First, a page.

New to Tufts? Start here!


We have put together a list of important factors and helpful resources to make your transition into a Tufts Postdoc as smooth as possible!
Please do not hesitate to contact the PDA if we can help you in any way!


1. Ensure you submit all of your necessary paperwork to HR/your departmental manager! This is extremely important to ensure you begin to be paid in a timely manner!

2. Attend a HR orientation session

    • Held every Monday, alternating between Boston and Medford campuses – contact Tufts Support Services on 617-627-7000 if you haven’t been notified of the next orientation.
    • Orientation covers your benefits, including health insurance, dental plan, FSAs, 403(b) plans and your eligible commuter benefits – see the Official Postdoc Handbook for more information!Note: Your ID and building access can only be given after HR has processed your employee record, thus it may take a few days to get an ID and access and this is held up if you do not submit all the necessary paperwork to HR.

3. Check out the Tufts PDA Resources @ Tufts page – this includes a lot of useful resources, such as cheap software you are eligible for as a Tufts postdoc.

4. Attend a “Welcome” Postdoc lunch with Prof. Dan Jay, our postdoctoral officer, other new postdocs and representatives of the Tufts Postdoc Association! Lunches are held every month, alternating between locations near Boston and Medford campuses.

International scholars:

Attend an additional orientation with the relevant International Office to ensure you understand all of your visa requirements.

Other important information:

How to meet postdocs (and make friends)!

Bostonians are known for their cold and anti-social demeanours – don’t let that dissuade you! Here are some ways to meet other postdocs and make friends:

  • Check out the PDA events – we regularly hold social, career development and networking nights!
  • Join the PDA Career Development Team or Outreach Teams and help organize some of our amazing events, do some great networking and meet fantastic people!
  • Attend the Postdoc Office Coffee Hours – they are held roughly once a month on the Boston campus
  • Go to a networking event or join an association- there are tons in the Boston area, here are a few examples:
  • Join a social sports club through Social Boston Club or Boston Ski and Sports Club or find a hobby group that aligns with your interests through Meetup.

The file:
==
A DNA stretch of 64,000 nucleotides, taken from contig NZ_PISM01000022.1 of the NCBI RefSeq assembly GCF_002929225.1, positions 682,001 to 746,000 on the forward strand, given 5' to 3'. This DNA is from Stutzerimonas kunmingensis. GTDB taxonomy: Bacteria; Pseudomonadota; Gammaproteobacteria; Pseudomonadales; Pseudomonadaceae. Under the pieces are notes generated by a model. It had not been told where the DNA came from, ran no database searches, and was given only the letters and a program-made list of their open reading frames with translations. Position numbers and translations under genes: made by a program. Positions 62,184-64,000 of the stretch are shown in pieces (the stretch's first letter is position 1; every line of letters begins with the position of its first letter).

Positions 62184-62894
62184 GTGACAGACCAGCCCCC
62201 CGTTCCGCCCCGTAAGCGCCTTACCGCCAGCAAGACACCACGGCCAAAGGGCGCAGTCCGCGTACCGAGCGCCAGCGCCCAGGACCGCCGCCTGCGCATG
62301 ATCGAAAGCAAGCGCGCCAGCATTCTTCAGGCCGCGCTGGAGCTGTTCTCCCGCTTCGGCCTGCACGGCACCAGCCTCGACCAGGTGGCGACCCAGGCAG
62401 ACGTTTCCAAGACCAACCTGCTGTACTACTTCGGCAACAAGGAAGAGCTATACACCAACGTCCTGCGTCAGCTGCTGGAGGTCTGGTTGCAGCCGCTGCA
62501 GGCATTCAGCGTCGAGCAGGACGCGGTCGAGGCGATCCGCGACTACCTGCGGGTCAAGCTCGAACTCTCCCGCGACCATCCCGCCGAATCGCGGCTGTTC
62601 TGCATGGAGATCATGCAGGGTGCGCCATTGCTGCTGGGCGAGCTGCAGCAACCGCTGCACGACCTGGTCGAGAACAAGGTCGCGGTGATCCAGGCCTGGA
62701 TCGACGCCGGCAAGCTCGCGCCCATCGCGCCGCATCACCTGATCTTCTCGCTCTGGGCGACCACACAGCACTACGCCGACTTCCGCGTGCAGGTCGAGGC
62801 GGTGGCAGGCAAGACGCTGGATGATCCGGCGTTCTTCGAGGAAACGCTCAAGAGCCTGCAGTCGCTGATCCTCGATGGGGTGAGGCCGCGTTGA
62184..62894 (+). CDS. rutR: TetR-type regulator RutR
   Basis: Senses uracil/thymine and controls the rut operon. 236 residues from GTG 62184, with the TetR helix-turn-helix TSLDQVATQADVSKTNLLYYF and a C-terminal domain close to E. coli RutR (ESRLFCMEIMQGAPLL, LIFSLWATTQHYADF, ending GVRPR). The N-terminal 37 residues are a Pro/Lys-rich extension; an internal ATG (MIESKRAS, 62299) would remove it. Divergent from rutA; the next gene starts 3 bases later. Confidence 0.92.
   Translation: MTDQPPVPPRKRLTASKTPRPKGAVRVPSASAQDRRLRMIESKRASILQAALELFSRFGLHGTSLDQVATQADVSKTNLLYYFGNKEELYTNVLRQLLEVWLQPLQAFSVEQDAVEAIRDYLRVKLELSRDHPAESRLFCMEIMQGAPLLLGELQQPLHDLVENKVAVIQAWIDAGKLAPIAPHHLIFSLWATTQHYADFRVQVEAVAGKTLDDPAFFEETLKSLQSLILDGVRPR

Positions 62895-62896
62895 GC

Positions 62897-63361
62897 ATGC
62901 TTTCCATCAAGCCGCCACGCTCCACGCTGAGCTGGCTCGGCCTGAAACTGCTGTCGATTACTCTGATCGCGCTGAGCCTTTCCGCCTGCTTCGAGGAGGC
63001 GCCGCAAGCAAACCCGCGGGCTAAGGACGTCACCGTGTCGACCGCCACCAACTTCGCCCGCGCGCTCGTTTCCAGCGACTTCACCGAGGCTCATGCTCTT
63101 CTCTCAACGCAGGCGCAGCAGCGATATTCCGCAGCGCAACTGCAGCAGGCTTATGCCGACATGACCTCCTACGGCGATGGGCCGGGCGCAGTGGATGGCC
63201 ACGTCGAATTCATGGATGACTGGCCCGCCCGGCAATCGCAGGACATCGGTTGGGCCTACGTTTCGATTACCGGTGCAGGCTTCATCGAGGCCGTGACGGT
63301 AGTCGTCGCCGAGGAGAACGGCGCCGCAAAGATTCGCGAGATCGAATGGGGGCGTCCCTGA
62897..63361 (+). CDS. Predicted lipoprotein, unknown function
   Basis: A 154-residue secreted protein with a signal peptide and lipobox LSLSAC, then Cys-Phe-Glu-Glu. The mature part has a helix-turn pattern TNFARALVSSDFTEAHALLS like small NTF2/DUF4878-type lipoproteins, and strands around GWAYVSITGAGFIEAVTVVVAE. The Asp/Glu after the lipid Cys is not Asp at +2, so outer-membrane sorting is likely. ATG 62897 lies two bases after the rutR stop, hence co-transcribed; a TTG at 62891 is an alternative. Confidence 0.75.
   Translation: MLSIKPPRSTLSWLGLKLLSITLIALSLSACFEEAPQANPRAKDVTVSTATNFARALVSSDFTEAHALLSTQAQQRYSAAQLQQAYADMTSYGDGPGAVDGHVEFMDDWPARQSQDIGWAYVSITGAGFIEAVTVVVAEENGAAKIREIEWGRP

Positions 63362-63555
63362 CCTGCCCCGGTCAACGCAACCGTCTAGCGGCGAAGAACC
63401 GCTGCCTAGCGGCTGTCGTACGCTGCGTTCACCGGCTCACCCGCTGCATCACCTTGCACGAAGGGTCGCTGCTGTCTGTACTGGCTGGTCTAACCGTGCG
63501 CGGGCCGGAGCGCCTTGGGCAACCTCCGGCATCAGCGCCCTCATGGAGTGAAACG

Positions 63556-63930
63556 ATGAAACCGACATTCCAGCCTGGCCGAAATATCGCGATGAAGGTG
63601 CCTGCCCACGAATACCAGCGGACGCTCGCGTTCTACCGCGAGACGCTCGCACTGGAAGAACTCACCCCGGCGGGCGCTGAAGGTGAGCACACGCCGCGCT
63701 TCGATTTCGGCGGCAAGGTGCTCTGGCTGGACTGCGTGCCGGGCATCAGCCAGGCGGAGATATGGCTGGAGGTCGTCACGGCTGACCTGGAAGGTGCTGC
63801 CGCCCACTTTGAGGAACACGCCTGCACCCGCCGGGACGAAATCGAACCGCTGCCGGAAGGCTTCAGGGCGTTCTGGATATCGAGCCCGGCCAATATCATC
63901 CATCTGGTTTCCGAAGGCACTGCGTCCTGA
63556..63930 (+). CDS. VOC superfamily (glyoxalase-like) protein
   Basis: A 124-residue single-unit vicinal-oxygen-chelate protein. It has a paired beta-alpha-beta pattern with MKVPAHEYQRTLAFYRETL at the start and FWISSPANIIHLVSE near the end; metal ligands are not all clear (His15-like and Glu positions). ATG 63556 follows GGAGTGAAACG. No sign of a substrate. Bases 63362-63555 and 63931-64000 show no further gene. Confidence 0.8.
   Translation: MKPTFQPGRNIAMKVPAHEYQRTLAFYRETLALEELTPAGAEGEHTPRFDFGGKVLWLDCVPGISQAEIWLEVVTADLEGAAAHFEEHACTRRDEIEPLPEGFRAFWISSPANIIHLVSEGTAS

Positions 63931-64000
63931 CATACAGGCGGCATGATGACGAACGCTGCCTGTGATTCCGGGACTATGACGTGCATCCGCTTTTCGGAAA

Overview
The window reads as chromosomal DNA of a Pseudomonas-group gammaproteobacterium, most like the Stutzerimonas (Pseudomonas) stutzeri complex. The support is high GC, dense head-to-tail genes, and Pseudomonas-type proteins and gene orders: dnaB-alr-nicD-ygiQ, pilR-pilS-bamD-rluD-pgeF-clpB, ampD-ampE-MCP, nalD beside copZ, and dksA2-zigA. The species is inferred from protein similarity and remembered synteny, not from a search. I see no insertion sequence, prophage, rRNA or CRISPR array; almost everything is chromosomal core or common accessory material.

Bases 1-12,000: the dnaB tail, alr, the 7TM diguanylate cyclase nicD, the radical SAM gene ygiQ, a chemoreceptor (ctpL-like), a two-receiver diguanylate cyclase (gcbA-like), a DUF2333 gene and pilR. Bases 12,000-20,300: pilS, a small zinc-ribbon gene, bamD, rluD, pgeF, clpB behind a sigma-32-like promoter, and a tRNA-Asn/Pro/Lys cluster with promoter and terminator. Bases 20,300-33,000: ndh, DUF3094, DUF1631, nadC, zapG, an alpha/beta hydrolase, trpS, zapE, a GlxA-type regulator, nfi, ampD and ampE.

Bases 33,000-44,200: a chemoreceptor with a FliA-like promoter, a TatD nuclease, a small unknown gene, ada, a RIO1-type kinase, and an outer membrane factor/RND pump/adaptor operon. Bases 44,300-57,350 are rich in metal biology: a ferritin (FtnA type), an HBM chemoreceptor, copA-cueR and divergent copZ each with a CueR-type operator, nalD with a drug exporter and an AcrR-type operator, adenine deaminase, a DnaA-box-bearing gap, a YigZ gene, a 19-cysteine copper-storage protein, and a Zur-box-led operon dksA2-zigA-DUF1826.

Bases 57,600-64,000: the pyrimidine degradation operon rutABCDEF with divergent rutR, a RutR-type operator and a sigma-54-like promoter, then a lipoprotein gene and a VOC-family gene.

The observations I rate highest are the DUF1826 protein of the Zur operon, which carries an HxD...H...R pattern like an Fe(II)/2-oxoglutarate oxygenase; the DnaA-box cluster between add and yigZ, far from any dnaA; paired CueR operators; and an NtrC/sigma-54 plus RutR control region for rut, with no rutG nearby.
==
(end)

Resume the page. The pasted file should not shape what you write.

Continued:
Resources for Tufts postdocs

  • Check out all the resources available to you at Tufts (including software, grant writing groups, fellowship programs and some of the core facilities). 
  • The PDA also runs several programs, including a mentoring group, a patent law workshop, outreach activities and is heavily involved in the Boston Postdoctoral Association (BPDA) General, Careers and Advocacy Groups.
  • We have also collated 100+ career development resources on a variety of topics relating to both academic and industry focused job transitions and searches.


General information:

  • Resources for housing in Boston (from Tufts University School of Medicine):


    • MBTA (the transit & subway system in Greater Boston, referred to as “the T”)
    • Car sharing programs: Zipcar (Tufts discount!), Enterprise
      These are programs that let you “rent” a car for short periods of time (from 30 mins to a few days), and can often be cheaper then owning a car if you don’t use it regularly. Cost generally includes gas and insurance.

      • Note: Some of these programs may require an official driving history which some countries do not issue. Do not deter you though! If you pester them enough, they will let you become a member.
    • Ride-sharing programs: Uber/Lyft/Fasten (cheaper than taxis!)


  • Grocery Stores:
    • Average pricing: Stop and Shop/Shaws/Hannafords/Market Basket
    • Moderate pricing: Trader Joes
    • High pricing: Whole Foods
      More info, see this guide by Parachute
  • Liquor Laws & Stores:
    Massachusets has some odd laws that hark back to the Puritan nature of the early settlers. For example:

    • No Happy Hours allowed – Most “happy hour” deals revolve around cheaper food as it is illegal to discount alcohol
    • Tough ID requirements – This one is a pain for international visitors. Unless you get a drivers license of a State Liquor ID (if you apply online, you may not need to wait as long at the RMV), you need to show your passport to buy alcohol. No other ID will be accepted (not even a EU citizen card!)
    • Some towns are “dry” towns, i.e. alcohol cannot be purchased there.
    • Restrictions on when and where you can buy alcohol:
      • Bars are required to close by 2am
      • Alcohol can only be sold between 8am – 11pm from Monday to Saturday and 10am – 11pm on Sundays.
      • Some grocery stores are allowed to sell wine and beer, others sell wine, beer and spirits. It is dependent on whether the city allows this and if the grocery store has a liquor license.
      • All liquor stores are closed on Memorial, Thanksgiving and Christmas Days.
  • General things to do: